The fascinating, never-before-published diaries of short-story master and literary figurehead Mavis Gallant
When Mavis Gallant was fifteen years old, she told a friend that she would live as a writer in Paris and be published by the New Yorker. It later turned out that she would not only realise her dream, but become one of the most beloved masters of the modern short story. Between lengthy periods of writing, Gallant decided to keep a diary documenting her travels, as she moved beyond Paris to get inspiration for her stories.
Published here for the first time are Gallant's diaries from the 1950s and 1960s (minus those which she burned). From tales of the poverty she saw in Madrid to the love stories she watched unfold from benches in Paris, the diaries paint a remarkable portrait of Gallant as a young woman, and include astonishing snapshots of the huge range of friends and colleagues who populated her life, from legendary editors, Diana Athill, William Maxwell and William Shawn to fellow writers A. J. Leventhal, Czeslaw Milosz and Brian Moore.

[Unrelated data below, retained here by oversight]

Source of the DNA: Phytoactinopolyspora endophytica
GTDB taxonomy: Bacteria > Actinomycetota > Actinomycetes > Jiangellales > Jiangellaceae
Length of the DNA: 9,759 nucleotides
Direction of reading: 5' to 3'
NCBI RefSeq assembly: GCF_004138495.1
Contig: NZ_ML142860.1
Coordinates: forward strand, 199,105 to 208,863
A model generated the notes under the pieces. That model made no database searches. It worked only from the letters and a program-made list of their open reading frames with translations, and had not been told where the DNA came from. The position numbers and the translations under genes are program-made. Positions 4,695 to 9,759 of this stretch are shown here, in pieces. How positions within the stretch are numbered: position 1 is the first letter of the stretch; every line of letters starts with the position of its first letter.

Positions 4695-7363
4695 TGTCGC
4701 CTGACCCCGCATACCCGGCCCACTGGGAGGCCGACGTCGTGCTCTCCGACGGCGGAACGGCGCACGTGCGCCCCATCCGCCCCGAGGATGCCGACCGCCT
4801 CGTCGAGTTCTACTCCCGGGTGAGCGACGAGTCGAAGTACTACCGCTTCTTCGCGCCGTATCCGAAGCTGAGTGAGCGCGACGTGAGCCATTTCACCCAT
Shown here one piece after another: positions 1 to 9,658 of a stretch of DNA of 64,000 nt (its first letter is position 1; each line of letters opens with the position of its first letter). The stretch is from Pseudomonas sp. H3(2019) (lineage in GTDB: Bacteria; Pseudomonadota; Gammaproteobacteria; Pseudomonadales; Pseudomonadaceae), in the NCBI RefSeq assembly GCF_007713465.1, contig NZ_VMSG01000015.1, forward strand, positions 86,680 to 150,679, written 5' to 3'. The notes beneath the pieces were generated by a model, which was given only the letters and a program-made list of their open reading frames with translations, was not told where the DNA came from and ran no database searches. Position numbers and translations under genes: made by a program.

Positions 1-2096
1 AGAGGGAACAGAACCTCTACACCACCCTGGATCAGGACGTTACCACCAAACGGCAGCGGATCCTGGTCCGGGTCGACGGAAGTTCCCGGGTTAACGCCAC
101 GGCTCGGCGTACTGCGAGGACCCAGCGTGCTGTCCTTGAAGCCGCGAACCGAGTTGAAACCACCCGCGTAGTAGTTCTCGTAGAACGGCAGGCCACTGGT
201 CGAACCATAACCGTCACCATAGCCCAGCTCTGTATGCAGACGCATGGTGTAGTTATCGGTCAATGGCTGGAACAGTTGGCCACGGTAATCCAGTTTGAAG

More than just a look at the characters and sentiments of that period, Mavis Gallant's journals reveal an individual looking at her surroundings with an artist's eye. They capture how she struggled to support herself, the personal issues that impacted upon her work and the moment when she felt like giving up not only her writing, but her life too. A unique insight into an incredible literary icon.
- Publication Date:
- 01 / 05 / 2017
- 153 x 234mm